Capturing this mighty 260' water fall is one thing, but having a few fisherman casting near the base of it for reference is just too good to be true! The hike down and back up from the upper parking lot to the base of Snoqualmie Falls is not for the faint of heart - especially with a backpack full of gear. The falls and surrounding hillsides create a natural rain forest effect so the vegetation and colors of the moss and flowers lining the trail are breath taking. It also makes for very slippery footing - so be careful!
The force and power at which the water cascades over the falls is mind boggling. And did I say loud and intimidating!? It is quite a vertical descent down the rain forest-like walking trail from the upper parking to the power station located at the base of the fall. It's then a short walk over a very narrow boardwalk surrounded by wire mesh to a viewing platform next to the power station, where the above image was captured. That spot gets you a 'nice' view of the falls but if you really want the 'Dolby Cinematic Surround Sound' effect, up close and personal, that requires a bit more effort to step clear of the platform and make your way closer in.
Late afternoon is the perfect time to make your way down as the sun settles up the river from the west edge, creating some fantastic photo opportunities. It is a bit of a challenge to find the 'perfect' spot to shoot from, plus you have to be mindful of the constant spray and mist. Protecting your expensive photo gear is a must! And how lucky to have 2 guys standing on a couple of the larger boulders at the base of the fall, trying their luck at fishing. I had no idea that you could fish in this environment. Heck - I figured the poor fish would get pummeled to death by the crashing water and debris coming over the fall!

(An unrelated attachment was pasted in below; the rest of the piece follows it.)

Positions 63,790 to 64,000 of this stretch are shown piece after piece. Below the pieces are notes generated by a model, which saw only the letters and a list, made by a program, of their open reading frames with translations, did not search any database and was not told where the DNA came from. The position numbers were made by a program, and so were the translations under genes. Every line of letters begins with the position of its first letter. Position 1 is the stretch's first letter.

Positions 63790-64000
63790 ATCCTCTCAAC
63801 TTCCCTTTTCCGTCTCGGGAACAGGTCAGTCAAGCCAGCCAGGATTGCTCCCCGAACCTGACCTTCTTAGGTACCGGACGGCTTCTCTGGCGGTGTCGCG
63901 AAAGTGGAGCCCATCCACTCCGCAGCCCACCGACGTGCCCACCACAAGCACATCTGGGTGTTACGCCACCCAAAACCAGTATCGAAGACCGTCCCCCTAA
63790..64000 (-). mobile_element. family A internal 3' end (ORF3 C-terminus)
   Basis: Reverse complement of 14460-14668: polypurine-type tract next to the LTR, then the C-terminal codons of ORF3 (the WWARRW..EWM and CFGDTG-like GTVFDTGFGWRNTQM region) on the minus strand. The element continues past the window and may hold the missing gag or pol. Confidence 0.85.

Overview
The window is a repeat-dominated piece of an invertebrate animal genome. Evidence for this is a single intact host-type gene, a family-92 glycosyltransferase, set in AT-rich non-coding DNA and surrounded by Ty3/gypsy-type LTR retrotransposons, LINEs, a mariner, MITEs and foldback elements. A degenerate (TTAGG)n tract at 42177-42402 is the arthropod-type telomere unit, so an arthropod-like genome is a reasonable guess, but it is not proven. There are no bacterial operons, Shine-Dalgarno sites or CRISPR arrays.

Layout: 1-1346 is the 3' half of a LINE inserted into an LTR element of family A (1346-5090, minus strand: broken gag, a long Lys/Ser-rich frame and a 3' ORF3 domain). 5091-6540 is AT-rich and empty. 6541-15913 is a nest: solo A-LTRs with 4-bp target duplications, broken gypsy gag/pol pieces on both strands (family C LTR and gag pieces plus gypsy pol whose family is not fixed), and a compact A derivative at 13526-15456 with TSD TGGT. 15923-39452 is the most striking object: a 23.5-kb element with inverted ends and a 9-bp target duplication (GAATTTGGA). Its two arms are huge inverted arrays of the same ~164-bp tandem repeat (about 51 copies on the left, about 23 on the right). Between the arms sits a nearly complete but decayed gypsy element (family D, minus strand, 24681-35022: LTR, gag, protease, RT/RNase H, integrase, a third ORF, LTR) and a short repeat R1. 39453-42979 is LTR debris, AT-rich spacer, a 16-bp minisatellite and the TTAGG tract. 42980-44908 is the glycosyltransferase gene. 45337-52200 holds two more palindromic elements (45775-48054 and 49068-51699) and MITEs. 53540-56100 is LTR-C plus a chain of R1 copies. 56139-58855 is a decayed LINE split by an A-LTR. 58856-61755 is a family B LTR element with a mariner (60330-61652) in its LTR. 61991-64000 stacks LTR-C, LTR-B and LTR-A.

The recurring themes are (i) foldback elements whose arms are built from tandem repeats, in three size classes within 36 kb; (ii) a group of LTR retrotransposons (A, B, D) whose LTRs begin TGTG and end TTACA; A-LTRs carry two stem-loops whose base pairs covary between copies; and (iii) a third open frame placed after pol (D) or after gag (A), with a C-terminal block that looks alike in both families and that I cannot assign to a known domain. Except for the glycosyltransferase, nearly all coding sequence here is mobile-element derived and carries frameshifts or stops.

Aside from the obvious mist and spray, the sound of the water crashing from this height is something you don't easily forget. The sound was deafening and frankly, intimating to be that close to it. Not sure I saw either of these guys catch anything but honestly, that experience pales in comparison to the awesome power of mother nature.
'The journey of discovery is not in seeing new lands, but seeing with new eyes'.